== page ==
Sir John Pringle, by long practice, had acquired a handsome fortune, which he disposed of with great prudence and propriety. The bulk of it, as might naturally and reasonably be expected, he bequeathed to his worthy nephew and heir, sir James Pringle, of Stichel, bart. whom he appointed his sole executor. But the whole was not immediately to go to sir James; for a sum equal, we believe, to seven hundred pounds a year, was appropriated to annuities, revertible to that gentleman at the decease of the annuitants. By these means, sir John exhibited an important proof of his regard and affection for several of his valuable relations and friends. Sir John Pringle’s eminent character as a practical physician, as well as a medical author, i sg well known, and so universally acknowledged. | that an enlargement upon it cannot be necessary. In the exercise of his profession he was not rapacious being ready, on various occasions, to give his advice without pecuniary views. The turn of sir John Pringle’s mind led him chiefly to the love of science, which he built on the firm basis of fact. With regard to philosophy in general, he was as averse to theory, unsupported by experiments, as he was with respect to medicine in particular. Lord Bacon was his favourite author; and to the method of investigating recommended by that great man he steadily adhered. Such being his intellectual character, it will not be thought surprising that he had a dislike to Plato. To metaphysical disquisitions he lost all regard in the latter part of his life; and, though some of his most valued friends had engaged in discussions of this kind, with very different views of things, he did not choose to revert to the studies of his youth, but contented himself with the opinions he had then formed.

Sir John Pringle had not much fondness for poetry. He had not even any distinguished relish for the immortal Shakspeare at least, he seemed too- highly sensible of the defects of that illustrious bard, to give him the proper degree of estimation. Sir John Pringle had not, in his youth, been neglectful of philological inquiries; and, after having omitted them for a time, he returned to them again; so far, at least, as to endeavour to obtain a more exact knowledge of the Greek language, probably with a view to a better understanding of the New Testament. He paid a great attention to the French language and it is said that he was fond of Voltaire’s critical writings. Among all his other pursuits, sir John Pringle never forgot the study of the English language. This he regarded as a matter of so much consequence, that he took uncommon pains with respect to the style of his compositions and it cannot be denied that he excels in perspicuity, correctness, and propriety of expression. Though he slighted poetry, he was very fond of music. He was even a performer on the violoncello, at a weekly concert given by a society of gentlemen at Edinburgh. Besides a close application to medical and philosophical science, sir John Pringle, during the latter part of his life, devoted much time to the study of divinity this was, with him, a very favourite and interesting object. He corresponded frequently with Mishaelis on theological subjects and that celebrated | professor addressed to him some letters on “Daniel’s Prophecy of the Seventy Weeks,” which sir John thought worthy of being published in this country. He was accordingly at considerable pains, and some expence, in the publication, which appeared in 1773,under the following title “Joannis Davidis Michaelis, Prof. Ordin. Philos. et oc. Reg. Scient. Goettingensis Collegae, Epistolae, de LXX flebdomadibus Danielis, ad D. Joannem Pringle, baronetturn: primo privatim miss, nunc vero utriusque consensus publice editae,” 8vo. Sir John Pringle was likewise a diligent and frequent reader of sermons, which form so valuable a part of English literature. If, from the intellectual, we pass on to the moral character of sir John Pringle, we shall find that the ruling feature of it was integrity. 3y this principle he was uniformly actuated in the whole of his behaviour. All his acquaintance with one voice agreed that there never was a man of greater integrity. He was equally distinguished for his sobriety. He told Mr. Boswell, that he had never in his life been intoxicated with liquor. In his friendships, sir John Pringle was ardent and steady. The intimacies which were formed by him, in the early part of his life, at Edinburgh, continued unbroken to the decease of the gentlemen with whom they were made; and were sustained by a regular correspondence, and by all the good offices that lay in his power. With relation to sir John Pringle' s external manner of deportment, he paid a very respectful attention to those whom he esteemed; but he had a kind of reserve in his behaviour, when he was not perfectly pleased with the persons who were introduced to him, or who happened to be in his company. His sense of integrity and dignity would not permit him to adopt that false and superficial politeness, which treats all men alike, however different in point of real estimation and merit. He was above assuming the professions, without the reality of respect. On the religious character of sir John Pringle it is more particularly important to enlarge. The principles of piety ajid virtue, which were early instilled into him by a strict education, do not appear ever to have lost their influence uppn the general conduct, of his life. Nevertheless, when he travelled abroad in the world, his belief of the Christian revelation was so far unsettled, that he became at least a sceptic on that subject. But it was not the disposition of sir John Priugle to rest satisfied in his doubts and | difficulties, with respect to a matter of such high importance. He was too great, a lover of truth, not to make religion the object of his serious inquiry. As he scorned to be an implicit believer, he was equally averse to the being an implicit unbeliever; which is the case of large numbers who reject Christianity with as little knowledge, and as little examination, as the most determined bigots embrace their systems. The result of this investigation was, a full conviction of the divine original and authority of the Gospel. The evidence of revelation appeared to him to be solid and invincible, and the nature of it to be siich as must demand the most grateful acceptance. Such having been the character and eminence of sirJohn Pringle, it was highly proper that a tribute to his merit should be placed in Westminster abbey. Accordingly, under the direction and at the expence of his nephew and heir, a monument with an English inscription was erected, of which Mr. Nollekens was the sculptor. 1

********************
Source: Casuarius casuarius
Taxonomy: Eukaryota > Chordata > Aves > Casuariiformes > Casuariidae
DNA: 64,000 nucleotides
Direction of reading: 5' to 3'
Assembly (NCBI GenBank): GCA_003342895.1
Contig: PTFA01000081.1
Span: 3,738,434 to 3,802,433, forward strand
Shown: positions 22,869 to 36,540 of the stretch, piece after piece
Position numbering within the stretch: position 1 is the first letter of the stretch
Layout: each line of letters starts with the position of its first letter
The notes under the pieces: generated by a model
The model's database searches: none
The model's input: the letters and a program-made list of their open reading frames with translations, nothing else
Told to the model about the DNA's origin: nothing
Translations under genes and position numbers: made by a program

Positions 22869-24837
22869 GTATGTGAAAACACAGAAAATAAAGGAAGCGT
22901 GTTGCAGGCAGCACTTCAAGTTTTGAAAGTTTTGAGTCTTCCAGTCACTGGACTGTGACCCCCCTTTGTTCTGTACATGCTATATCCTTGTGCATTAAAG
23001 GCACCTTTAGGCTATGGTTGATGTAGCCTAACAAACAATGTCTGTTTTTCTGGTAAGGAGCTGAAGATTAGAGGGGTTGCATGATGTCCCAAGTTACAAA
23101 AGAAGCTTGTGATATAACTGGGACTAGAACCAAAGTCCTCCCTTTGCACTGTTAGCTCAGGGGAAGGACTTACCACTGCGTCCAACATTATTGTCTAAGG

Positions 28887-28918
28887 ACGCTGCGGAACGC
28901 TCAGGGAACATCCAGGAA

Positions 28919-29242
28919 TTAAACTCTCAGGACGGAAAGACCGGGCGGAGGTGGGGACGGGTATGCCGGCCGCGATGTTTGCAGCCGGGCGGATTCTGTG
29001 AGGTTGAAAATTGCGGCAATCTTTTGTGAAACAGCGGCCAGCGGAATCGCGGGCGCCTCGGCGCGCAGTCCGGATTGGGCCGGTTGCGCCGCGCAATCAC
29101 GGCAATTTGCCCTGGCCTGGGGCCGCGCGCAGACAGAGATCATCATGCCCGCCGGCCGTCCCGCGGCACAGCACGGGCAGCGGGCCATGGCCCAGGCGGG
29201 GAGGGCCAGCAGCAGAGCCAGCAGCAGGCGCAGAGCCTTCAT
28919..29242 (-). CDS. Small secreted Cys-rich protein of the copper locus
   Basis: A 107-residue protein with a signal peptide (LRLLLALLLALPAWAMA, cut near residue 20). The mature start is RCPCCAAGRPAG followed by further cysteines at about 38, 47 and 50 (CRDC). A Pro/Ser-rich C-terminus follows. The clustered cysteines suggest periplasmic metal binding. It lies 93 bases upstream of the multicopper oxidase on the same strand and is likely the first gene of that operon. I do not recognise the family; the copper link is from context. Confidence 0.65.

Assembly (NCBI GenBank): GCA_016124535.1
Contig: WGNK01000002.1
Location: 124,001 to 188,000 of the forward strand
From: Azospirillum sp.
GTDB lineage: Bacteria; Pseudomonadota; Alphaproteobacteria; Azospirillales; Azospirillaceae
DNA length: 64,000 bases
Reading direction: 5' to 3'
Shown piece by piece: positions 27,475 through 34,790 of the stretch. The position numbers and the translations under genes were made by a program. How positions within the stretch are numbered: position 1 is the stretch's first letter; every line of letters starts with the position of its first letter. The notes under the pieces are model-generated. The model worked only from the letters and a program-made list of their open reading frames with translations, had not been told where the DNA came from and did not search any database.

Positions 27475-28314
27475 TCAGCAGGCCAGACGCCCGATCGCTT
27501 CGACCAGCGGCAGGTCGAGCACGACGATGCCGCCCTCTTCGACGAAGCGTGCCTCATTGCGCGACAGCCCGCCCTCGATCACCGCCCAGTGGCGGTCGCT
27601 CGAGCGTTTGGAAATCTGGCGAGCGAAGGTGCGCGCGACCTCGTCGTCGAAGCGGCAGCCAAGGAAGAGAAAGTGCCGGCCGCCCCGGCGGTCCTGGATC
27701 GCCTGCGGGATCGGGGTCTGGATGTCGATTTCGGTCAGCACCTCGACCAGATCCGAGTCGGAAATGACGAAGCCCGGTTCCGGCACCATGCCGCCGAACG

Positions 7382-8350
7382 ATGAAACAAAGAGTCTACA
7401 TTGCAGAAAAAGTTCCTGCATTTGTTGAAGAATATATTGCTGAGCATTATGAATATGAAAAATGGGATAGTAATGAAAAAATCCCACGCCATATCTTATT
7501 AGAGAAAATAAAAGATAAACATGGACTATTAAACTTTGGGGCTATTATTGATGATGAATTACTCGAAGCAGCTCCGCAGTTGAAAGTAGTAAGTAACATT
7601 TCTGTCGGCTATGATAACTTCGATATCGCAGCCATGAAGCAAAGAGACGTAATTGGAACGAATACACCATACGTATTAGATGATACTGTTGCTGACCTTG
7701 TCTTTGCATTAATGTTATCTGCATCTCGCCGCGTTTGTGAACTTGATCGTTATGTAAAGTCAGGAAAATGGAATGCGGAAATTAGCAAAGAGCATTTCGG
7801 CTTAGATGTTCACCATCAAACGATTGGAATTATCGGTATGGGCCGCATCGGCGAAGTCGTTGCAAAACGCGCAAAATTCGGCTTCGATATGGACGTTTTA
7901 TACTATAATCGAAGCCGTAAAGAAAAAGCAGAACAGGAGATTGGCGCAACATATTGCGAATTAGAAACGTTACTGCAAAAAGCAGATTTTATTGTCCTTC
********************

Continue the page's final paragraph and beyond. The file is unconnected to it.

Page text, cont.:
Life by Dr. Kippis, prefixed to sir John’s “Six Discourses,1783, 8vo.